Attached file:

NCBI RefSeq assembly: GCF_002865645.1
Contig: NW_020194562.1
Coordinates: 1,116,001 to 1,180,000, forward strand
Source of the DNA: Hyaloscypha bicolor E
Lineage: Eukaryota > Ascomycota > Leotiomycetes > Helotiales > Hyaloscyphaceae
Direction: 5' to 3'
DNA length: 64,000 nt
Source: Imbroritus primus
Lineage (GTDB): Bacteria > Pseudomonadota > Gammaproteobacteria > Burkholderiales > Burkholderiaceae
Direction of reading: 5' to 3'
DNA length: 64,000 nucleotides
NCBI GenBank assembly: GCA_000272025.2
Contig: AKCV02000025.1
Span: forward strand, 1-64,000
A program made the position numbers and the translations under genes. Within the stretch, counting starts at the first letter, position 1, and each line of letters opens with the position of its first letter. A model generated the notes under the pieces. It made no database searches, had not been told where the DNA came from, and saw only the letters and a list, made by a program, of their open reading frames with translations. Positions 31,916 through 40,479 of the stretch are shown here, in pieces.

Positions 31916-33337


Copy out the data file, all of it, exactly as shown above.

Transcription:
NCBI RefSeq assembly: GCF_002865645.1
Contig: NW_020194562.1
Coordinates: 1,116,001 to 1,180,000, forward strand
Source of the DNA: Hyaloscypha bicolor E
Lineage: Eukaryota > Ascomycota > Leotiomycetes > Helotiales > Hyaloscyphaceae
Direction: 5' to 3'
DNA length: 64,000 nt
Source: Imbroritus primus
Lineage (GTDB): Bacteria > Pseudomonadota > Gammaproteobacteria > Burkholderiales > Burkholderiaceae
Direction of reading: 5' to 3'
DNA length: 64,000 nucleotides
NCBI GenBank assembly: GCA_000272025.2
Contig: AKCV02000025.1
Span: forward strand, 1-64,000
A program made the position numbers and the translations under genes. Within the stretch, counting starts at the first letter, position 1, and each line of letters opens with the position of its first letter. A model generated the notes under the pieces. It made no database searches, had not been told where the DNA came from, and saw only the letters and a list, made by a program, of their open reading frames with translations. Positions 31,916 through 40,479 of the stretch are shown here, in pieces.

Positions 31916-33337